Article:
Abrams v. Johnson

LOCATION: Camp Newfound Owatonna

DOCKET NO.: 95-1425
DECIDED BY: Rehnquist Court (1986-2005)

CITATION: 521 US 74 (1997)
ARGUED: Dec 09, 1996
DECIDED: Jun 19, 1997

A. Lee Parks - Argued the cause on behalf of the appellees Johnson, et al
Laughlin McDonald - Argued the cause on behalf of the appellants Abrams et al
Michael J. Bowers - Argued the cause on behalf of the appellees Miller et al
Seth P. Waxman - Argued the cause on behalf of the federal appellant

Facts of the case

Following a suit by Georgia residents challenging the constitutionality of a legislative redistricting plan (Miller v. Johnson, 515 US 900), and seeking an injunction against its further use, a District Court found the plan unconstitutional. On appeal, the Supreme Court affirmed - holding that race was a predominant factor in the plan's creation - and remanded it for redrafting. Shortly thereafter the composition of another of the plan's districts was challenged in a District Court which, after unsuccessfully deferring the matter to Georgia's Legislature for redrafting, drew its own plan creating one black-majority district in place of the proposed three. After the 1996 elections were held under the court's new plan, Abrams and several other voters challenged its constitutionality. Again, the Supreme Court granted certiorari.


Did the District Court's redistricting plan violate the 1965 Voting Rights Act or Article I of the Constitution, guaranteeing "one person, one vote"?

Media for Abrams v. Johnson

Audio Transcription for Opinion Announcement - June 19, 1997 in Abrams v. Johnson

The opinion of the Court in No. 95-1425, Abrams against Johnson, and a companion case will be announced by Justice Kennedy.

This is the second time that we have addressed this case.

It concerns the electoral district lines for Georgia's congressional delegation.

In Miller versus Johnson decided two terms ago, we found that the Eleventh Congressional District in Georgia was unconstitutional as it was then drawn.

We said that race must not be a dominant factor -- predominant factor in drawing district lines.

And the Eleventh District had been so drawn and we found it was unconstitutional.

The case then went back to the District Court.

Since the state legislature was unable to act, the Court drew new lines for Georgia's congressional delegations.

Under the plan that we had reviewed in Miller and found deficient, there had been three majority black districts.

Under their plan, it is automatically drawn by the District Court, that's now here on review, there was but one.

We left the District Court's order in effect, denying a motion to issue a stay and that the 1996 congressional elections were held under the District Court's plan.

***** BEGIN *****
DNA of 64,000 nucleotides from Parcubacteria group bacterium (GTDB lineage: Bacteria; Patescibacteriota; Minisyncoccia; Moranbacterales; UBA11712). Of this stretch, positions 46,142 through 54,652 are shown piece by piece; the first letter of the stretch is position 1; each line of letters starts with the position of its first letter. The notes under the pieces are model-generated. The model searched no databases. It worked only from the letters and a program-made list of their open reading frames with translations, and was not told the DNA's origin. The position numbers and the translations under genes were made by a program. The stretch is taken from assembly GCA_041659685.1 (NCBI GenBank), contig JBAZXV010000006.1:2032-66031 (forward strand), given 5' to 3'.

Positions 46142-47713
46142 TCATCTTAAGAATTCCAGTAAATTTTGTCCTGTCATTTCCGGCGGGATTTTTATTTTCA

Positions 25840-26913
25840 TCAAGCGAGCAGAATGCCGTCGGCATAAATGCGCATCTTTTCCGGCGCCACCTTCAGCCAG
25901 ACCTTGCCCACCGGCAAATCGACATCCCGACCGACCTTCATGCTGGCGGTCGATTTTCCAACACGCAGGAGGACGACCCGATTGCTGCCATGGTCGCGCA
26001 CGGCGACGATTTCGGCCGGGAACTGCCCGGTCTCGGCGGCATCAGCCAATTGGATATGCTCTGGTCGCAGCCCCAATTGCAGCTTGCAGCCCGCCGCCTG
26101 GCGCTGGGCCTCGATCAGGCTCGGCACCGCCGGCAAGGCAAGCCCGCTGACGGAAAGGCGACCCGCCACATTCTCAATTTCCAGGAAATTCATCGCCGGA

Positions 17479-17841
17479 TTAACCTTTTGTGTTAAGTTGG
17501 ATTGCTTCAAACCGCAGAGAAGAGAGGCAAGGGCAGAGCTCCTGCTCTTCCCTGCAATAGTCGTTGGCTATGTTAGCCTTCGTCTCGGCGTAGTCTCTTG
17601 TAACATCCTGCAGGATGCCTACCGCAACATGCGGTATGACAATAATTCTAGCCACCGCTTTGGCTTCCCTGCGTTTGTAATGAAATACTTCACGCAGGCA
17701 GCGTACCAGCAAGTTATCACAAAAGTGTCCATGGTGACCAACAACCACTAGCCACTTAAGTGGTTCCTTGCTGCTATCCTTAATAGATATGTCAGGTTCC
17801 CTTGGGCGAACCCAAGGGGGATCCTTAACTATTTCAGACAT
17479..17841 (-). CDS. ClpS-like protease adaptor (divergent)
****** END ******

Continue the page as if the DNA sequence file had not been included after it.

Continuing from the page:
But the plan is now here on review under appeal and we address it.

The objection to the District Courts plan is that it did not have a three or even two majority black districts.

The principal contention by the appellants is that the District Court should have created at least two major -- majority black districts, because in 1991 before the litigation started, the Georgia Legislature had created two such districts.

The appellant's say that when a court draws district lines it should be guided by legislative policies that prevail in the jurisdiction to the extent those policies do not themselves violate the Constitution or the Voting Rights Act.

That principle, the principle the appellants rely upon deference to legislative policy is correct.

The usual deference, however, should not have been accorded in this case.

In 1991, when the State first drew the plan that the appellants now rely on, the State was already being subjected to steady Justice Department pressure to create the maximum number of majority black districts.

Thus, the second majority black district that the appellants hold out is a valid policy of the Georgia Legislature, was originally designed as a concession to the Justice Department's policy.

Given this background, it would have been most problematic for the trial court to insist on retaining a second majority black district without regard to other neutral districting factors.

The trial court gave careful consideration to creation of a second black district, and it concluded that one could not be drawn without allowing that one consideration of race to predominate over other traditional and neutral districting principles.

There is ample basis in the record to support the District Court's conclusion.

No proposed plan demonstrated a second majority black district could be drawn while still satisfying the constitutional requirement that race not predominate over traditional districting principles.

The trial judge acted well within its discretion with the trial court, it's a three-judge trial court acted well within in its discretion in deciding it could not draw two majority black districts without itself engaging in racial gerrymandering.

We find that the court ordered plan is not violative of Section 2 the Voting Rights Act, even assuming that the Act applies to court ordered remedial redistricting.

The conditions necessary to show vote dilution under Section 2, do not apply to the plan drawn by the Court.

And it should be noted that in the 1996 general elections, the results tend to support the District Court's earlier finding of a general willingness of white voters to vote for black candidates.

All three black incumbents won elections under the Court plan.

Two of them in majority white districts when running against the white candidates.

We also find no merit to the arguments that the District Court's plan violated Section 5 of the Voting Rights Act or that the plan's population deviations and disparities do not accord with the requirement of one person one vote.